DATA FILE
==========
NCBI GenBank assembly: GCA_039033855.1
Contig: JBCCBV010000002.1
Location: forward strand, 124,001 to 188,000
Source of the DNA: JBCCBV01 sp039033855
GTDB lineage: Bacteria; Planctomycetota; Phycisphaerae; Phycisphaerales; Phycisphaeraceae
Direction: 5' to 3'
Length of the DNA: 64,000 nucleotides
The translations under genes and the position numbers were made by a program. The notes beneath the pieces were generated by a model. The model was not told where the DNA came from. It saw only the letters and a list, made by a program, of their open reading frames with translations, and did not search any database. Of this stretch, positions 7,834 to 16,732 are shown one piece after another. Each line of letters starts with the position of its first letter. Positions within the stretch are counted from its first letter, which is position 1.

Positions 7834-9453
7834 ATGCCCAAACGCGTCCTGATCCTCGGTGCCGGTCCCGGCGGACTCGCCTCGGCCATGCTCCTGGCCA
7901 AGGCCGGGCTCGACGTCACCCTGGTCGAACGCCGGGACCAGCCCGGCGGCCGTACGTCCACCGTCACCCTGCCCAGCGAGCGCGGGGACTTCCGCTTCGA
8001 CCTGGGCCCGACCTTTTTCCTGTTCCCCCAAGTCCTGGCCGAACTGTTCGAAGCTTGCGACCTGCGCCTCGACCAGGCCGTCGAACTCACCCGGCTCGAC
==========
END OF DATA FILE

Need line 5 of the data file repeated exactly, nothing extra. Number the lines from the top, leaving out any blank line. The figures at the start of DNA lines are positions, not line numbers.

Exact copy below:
GTDB lineage: Bacteria; Planctomycetota; Phycisphaerae; Phycisphaerales; Phycisphaeraceae